But, as we saw in April, even after all we have accomplished, we are still a community that can be crossed. A constituency that can be sacrificed to foreign and financial pressures.

Why? Read More. . .

In the Stands, or on the Field?

By Aram Suren Hamparian

I wanted to share with you a thought about a tendency I’ve seen in corners of the Armenian American community and to invite you to share your comments.

There is, you may have noticed, resistance among some Armenian Americans to organizing with others toward shared goals. This likely exists for a variety of reasons, some cultural, others personal. It could be that this tendency has roots in our long experience as subjects of foreign rule, not as citizens free to shape our own destinies.

This resistance takes on its most virulent form in the habit of some folks –particularly in online settings– to drive discussions down to the level of the lowest common denominator, which is a particularly fatalist brand of world-weary cynicism.

These are typically bright folks. People who have the intellectual capacity to grasp basic even complex realities. They could, if they wanted, very likely get involved themselves by, in Teddy Roosevelt’s words, entering the arena:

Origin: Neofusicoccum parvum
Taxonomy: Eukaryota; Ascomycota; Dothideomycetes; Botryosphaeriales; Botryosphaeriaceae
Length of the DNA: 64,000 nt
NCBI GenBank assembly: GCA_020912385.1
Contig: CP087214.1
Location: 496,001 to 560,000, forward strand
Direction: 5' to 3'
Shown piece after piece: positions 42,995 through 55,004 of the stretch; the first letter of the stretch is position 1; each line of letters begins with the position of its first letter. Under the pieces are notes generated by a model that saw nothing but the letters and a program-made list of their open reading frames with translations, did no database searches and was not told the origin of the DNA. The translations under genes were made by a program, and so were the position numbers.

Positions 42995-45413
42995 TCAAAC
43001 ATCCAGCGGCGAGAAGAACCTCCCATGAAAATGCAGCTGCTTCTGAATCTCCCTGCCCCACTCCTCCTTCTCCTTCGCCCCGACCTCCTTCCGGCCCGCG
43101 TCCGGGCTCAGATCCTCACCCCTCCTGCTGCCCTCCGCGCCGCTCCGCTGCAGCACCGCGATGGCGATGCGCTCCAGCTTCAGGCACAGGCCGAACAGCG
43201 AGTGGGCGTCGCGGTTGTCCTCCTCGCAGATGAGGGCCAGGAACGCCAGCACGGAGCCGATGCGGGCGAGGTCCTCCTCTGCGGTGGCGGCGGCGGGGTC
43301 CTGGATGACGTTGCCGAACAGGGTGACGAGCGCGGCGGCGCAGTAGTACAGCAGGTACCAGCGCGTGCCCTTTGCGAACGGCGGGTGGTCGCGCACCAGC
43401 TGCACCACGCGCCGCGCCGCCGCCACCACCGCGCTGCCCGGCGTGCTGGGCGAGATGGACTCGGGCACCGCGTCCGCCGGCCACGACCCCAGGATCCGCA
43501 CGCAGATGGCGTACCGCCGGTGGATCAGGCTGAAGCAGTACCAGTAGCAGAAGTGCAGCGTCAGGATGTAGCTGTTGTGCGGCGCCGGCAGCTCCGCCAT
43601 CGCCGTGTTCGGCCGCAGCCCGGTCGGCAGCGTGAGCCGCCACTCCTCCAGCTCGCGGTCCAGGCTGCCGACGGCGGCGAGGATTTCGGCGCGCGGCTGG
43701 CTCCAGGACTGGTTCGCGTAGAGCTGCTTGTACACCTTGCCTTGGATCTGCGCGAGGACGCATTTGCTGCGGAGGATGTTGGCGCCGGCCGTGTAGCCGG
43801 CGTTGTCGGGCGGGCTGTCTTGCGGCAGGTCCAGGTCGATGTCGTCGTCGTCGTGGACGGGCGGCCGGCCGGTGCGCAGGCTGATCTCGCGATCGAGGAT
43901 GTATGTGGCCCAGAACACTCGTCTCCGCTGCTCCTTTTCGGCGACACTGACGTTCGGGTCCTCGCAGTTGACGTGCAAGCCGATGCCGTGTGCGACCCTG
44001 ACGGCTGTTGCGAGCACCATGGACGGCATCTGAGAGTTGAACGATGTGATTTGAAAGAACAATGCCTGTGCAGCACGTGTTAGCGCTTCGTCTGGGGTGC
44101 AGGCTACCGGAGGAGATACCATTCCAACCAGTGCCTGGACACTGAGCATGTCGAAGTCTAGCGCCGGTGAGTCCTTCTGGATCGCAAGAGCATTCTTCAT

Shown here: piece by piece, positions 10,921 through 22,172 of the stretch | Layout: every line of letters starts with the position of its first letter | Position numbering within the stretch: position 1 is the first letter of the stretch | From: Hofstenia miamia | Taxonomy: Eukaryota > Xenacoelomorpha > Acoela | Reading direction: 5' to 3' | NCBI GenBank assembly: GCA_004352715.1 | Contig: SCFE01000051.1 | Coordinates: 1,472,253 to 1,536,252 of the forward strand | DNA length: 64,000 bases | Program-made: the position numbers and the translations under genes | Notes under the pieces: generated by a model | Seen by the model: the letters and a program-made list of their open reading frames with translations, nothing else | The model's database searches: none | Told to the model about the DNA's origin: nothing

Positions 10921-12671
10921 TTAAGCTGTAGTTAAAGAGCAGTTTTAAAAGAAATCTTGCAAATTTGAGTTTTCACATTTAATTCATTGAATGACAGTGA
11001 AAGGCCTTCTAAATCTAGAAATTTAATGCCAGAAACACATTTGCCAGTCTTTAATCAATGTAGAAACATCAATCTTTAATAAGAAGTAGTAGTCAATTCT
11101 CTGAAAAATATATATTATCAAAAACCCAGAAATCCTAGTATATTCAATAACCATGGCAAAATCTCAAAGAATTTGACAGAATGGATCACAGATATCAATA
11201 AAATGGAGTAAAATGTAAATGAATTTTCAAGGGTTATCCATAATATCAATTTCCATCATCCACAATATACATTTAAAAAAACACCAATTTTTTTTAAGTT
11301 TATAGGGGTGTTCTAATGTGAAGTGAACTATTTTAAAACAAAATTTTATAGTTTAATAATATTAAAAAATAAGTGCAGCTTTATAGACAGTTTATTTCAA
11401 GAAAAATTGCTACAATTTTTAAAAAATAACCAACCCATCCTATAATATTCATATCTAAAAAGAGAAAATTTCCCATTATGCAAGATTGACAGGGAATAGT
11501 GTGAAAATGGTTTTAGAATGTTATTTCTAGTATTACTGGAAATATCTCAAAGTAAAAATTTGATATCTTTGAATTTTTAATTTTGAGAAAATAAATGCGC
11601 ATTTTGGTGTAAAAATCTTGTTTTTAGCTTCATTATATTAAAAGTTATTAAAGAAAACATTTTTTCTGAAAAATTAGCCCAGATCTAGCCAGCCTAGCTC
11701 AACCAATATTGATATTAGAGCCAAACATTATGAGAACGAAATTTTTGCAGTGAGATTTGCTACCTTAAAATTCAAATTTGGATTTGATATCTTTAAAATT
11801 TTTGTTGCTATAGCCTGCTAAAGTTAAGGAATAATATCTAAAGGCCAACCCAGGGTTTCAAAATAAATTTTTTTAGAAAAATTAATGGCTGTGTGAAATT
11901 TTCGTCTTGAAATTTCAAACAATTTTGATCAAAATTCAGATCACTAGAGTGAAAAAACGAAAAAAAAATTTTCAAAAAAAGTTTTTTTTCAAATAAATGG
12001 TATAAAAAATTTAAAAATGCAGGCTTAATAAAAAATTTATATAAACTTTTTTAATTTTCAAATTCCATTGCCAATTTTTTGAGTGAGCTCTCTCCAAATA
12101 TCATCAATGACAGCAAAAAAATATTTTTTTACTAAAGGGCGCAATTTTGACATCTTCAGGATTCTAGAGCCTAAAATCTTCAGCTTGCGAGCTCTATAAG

“It is not the critic who counts; not the man who points out how the strong man stumbles, or where the doer of deeds could have done them better. The credit belongs to the man who is actually in the arena, whose face is marred by dust and sweat and blood; who strives valiantly; who errs, who comes short again and again, because there is no effort without error and shortcoming; but who does actually strive to do the deeds; who knows great enthusiasms, the great devotions; who spends himself in a worthy cause; who at the best knows in the end the triumph of high achievement, and who at the worst, if he fails, at least fails while daring greatly, so that his place shall never be with those cold and timid souls who neither know victory nor defeat.”